Packing for our west coast Goldwing tour, we each opted to bring along an extra pair of shoes (which took up valuable space in the saddle bags). Would our new riding boots be comfortable enough to walk around in? How about hiking? Days when we weren’t really on the bike much? As it turns out, we could have saved the trouble and the space. Sean’s Icon Reign boots and my Alpinestars Stella Armada boots were the only shoes we wore for 10 days straight (and pretty much ever since).
Sean: Icon Reign boots
Icon designed these as waterproof boots. I wish I didn’t have to say this, but the waterproofing fails. Here’s why you should still buy them: Icon has actually made a $160 pair of comfortable everyday street riding boots that offer serious protection, yet blend in with normal clothing.
There isn’t much competition in this arena—serious protection that doesn’t look like a racing boot and can be worn more like an everyday shoe. One of the few other options to get you close to this look are the Dainese Axial Pro boots, but they come in at more than three times the cost. A certain Rogelio Ramos purchased $500 Axial Pro’s specifically because they would fit under jeans. Aerostich Combat Lite boots are another option, but have a much more utilitarian aesthetic at near double the cost. I’m happy to have gotten my hands on Icon’s version.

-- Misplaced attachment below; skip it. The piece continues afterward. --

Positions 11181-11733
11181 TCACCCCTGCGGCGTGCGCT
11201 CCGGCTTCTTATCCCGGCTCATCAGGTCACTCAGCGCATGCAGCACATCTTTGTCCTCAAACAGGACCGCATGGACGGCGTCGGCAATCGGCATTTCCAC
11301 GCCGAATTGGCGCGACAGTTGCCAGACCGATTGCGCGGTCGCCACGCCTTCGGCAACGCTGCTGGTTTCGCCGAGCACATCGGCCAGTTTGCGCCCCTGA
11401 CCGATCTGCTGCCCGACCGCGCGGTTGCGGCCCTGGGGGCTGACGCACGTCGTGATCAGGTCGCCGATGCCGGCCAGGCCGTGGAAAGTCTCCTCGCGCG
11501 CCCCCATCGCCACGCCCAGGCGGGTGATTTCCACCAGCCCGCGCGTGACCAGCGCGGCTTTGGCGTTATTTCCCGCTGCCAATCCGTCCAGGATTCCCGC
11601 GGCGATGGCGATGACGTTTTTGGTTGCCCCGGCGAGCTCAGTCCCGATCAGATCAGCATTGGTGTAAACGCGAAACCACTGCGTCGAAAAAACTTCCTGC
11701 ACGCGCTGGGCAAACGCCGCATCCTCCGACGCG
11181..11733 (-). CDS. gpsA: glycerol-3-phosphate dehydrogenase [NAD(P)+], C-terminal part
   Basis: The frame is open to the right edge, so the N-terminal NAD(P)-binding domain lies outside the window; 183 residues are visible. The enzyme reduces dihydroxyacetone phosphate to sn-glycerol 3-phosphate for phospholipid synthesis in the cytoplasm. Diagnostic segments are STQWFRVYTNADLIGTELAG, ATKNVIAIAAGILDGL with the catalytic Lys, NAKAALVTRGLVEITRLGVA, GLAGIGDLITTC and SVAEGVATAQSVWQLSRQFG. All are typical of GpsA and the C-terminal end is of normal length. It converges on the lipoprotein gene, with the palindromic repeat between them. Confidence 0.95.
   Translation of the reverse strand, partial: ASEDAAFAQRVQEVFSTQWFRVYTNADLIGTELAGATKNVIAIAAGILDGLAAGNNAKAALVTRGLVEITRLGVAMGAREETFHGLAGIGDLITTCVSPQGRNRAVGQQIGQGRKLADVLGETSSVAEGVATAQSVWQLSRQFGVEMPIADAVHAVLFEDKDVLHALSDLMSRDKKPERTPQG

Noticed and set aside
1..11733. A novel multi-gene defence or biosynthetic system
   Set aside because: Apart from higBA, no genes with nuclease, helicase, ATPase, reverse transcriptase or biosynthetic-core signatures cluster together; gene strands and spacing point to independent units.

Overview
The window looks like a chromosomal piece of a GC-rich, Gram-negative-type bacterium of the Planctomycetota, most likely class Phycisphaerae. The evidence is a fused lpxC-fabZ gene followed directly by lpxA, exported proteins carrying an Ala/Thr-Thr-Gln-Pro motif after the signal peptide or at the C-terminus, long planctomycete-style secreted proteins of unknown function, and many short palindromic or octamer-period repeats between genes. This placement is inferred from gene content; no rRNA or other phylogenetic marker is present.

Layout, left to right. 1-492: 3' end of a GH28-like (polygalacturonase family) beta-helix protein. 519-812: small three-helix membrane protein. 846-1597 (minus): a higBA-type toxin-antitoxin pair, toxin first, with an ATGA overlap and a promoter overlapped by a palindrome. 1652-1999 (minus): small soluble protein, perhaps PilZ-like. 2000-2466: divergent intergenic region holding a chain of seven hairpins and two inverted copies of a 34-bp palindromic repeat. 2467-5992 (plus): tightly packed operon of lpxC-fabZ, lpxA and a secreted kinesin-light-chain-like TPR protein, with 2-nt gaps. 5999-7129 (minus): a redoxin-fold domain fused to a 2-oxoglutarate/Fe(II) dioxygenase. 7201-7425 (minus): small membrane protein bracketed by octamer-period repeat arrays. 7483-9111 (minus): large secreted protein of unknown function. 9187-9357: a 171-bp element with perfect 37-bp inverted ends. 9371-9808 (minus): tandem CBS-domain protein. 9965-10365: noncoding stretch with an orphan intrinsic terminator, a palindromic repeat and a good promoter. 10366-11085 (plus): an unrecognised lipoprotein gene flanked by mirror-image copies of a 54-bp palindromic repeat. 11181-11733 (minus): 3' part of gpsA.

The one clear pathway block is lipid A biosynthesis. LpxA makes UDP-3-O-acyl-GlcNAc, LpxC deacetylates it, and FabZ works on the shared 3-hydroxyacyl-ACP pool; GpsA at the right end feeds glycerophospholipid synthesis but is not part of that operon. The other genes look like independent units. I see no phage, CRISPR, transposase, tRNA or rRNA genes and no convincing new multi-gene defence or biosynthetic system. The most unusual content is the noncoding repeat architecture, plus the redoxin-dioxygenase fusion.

To start, these have amazing protection for a street boot. There is obvious ankle protection on the outside of your ankle and a hidden ankle protector inside. There’s also a steel shank that runs the length of the sole to prevent the boot from folding, a reinforced toe box and a large padded plastic plate that protects the shin. The fit is more like a race boot, so all this protection stays in place. Structurally the boots are very stiff, but the smart design allows for ankle movement. They don’t have a toe slider, but the sole is extended and beefed up on that side, so you can touch down on pavement quite a few times before it starts to wear. The shiftpad design is very functional (even if I think it may be the source of waterleaks).
But with all that protection, these boots are great for daily riding because they don’t fit like clunky moto boots. They fit like shoes are supposed to fit. I can even wear my skinny jeans over them. They’re really nice to travel with because they go on and off extremely easily with a zipper and velcro (real velcro, not hook and loop closure).